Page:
[Updated] New York District Court Orders DHS to Accept New DACA Program Applications

December 5, 2020 Sara Herbek

December 9 Update

The following announcement is an update to the original story posted below.

Effective immediately, U.S. Citizenship and Immigration Services (USCIS) will now accept new DACA applications and take other steps to comply with a court order issued by the New York federal district court on December 4, 2020. 

The agency’s public notice states that in addition to accepting new DACA applications, it will take the following actions:

  • Accept renewal requests based on terms of the DACA policy in effect before September 5, 2017
  • Accept applications for advance parole documents based on the terms of the DACA policy in effect before September 5, 2017
  • Extend one-year deferred action grants under DACA to two years
  • Extend one-year employment authorization documents under DACA to two years

The agency has also announced that although the Department of Homeland Security (DHS) will comply with the court’s orders, the agency may appeal the decision.  

Envoy, Global Immigration Associates and Corporate Immigration Partners will continue to provide updates as they become available. 


Key Points
 

  • On December 4, 2020, a U.S. District Court in Brooklyn, NY ordered DHS to accept new DACA applications
  • DHS must notify the public by December 7, 2020 that it will accept and adjudicate new applications
  • DHS must issue DACA work permits for two years instead of one year
  • The latest order follows lengthy DACA litigation under the Trump administration
  • Approximately one million qualified minors may be eligible to apply to DACA

Overview

On December 4, 2020, a U.S. District Court in Brooklyn, New York ordered the U.S. Department of Homeland Security (DHS) to start accepting new DACA applications. DHS must notify the public by Monday, December 7, 2020 that it will start accepting and adjudicating program applications.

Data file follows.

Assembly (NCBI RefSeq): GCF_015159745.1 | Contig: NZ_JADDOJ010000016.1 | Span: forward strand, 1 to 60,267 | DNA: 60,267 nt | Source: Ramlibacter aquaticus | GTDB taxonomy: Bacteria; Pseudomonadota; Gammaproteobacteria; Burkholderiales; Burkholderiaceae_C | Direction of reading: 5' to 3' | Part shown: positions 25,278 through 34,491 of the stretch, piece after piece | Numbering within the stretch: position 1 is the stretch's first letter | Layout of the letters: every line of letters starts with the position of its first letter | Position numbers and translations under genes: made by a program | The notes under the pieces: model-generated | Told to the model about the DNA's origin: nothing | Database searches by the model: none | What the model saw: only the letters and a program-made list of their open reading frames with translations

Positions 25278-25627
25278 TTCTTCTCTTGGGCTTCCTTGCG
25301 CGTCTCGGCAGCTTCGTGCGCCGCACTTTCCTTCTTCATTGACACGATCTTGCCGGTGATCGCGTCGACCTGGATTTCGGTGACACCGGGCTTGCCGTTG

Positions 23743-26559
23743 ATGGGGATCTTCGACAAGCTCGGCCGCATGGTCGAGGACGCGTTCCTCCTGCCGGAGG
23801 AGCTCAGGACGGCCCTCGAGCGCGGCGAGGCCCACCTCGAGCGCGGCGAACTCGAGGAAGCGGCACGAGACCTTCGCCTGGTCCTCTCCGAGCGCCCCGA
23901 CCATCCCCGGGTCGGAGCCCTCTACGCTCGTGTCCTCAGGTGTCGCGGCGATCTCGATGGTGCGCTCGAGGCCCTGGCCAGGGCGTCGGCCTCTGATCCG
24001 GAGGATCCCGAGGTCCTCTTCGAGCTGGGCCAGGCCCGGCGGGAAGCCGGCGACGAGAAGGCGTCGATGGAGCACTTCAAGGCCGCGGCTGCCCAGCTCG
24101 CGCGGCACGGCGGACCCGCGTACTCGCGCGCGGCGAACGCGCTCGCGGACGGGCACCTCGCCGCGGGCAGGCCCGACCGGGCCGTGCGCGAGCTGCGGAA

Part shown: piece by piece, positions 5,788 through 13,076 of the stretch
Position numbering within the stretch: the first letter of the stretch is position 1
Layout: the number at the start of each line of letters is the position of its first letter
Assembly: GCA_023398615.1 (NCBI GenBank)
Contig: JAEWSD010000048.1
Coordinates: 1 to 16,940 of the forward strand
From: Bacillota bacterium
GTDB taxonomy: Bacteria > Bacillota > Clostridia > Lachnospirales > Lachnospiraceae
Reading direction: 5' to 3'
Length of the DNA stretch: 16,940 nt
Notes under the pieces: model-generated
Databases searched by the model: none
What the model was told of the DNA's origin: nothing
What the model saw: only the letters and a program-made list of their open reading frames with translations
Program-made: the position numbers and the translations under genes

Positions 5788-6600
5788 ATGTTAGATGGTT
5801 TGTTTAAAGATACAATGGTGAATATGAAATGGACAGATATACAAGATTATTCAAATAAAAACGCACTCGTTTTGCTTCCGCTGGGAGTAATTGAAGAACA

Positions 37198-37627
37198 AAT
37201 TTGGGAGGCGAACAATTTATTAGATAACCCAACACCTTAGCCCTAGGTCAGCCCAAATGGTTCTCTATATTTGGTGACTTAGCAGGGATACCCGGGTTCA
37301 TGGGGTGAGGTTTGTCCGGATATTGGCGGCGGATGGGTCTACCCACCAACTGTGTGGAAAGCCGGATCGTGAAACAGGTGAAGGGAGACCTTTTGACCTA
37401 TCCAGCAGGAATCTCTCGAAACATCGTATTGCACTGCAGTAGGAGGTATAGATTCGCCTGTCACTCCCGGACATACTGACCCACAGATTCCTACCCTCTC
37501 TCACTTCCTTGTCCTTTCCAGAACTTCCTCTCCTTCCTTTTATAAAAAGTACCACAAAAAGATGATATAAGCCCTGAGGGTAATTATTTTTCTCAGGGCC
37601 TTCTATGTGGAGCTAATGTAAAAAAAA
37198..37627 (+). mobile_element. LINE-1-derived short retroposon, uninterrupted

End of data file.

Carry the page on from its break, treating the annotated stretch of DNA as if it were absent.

What are the Changes?

DHS will start accepting new applications for the Deferred Action for Childhood Arrivals (DACA) program for the first time since 2017. The court also ordered the agency to issue two-year work permits for approved program applicants. Earlier this year, the Trump administration proposed limiting work permits to one year. The DACA program originally allowed two-year work permit terms.

Background

The DACA program was established by President Obama in 2012. The program provides a legal pathway for work authorization for undocumented minors who were brought to the U.S. without inspection at a young age. Through the program, minors can live and apply for work authorization in the U.S. without the risk of deportation. Since its inception, DACA has protected over 800,000 minors from deportation.

DACA has been the subject of extensive litigation under the Trump administration. President Trump called for an end to the program in 2017, which prompted multiple lawsuits to be filed against the Administration. Several appellate courts subsequently ruled against the Administration as well. On June 18, 2020, the Supreme Court blocked the program’s termination in a 5-4 ruling. One month later, DHS issued a memo imposing limitations on the DACA program. The memo was later invalidated on November 14, 2020 by the U.S. District Court for the Eastern District of New York.

Looking Ahead

Approximately one million undocumented minors in the U.S. who qualify for the DACA program may now be eligible to apply for the program.


Envoy is pleased to provide you this information, which was prepared in collaboration with Sara Herbek, who is the Managing Partner at Global Immigration Associates, P.C. (www.giafirm.com), Envoy’s affiliated law firm.

Content in this publication is not intended as legal advice, nor should it be relied on as such. For additional information on the issues discussed, consult an Envoy-affiliated attorney or another qualified professional.

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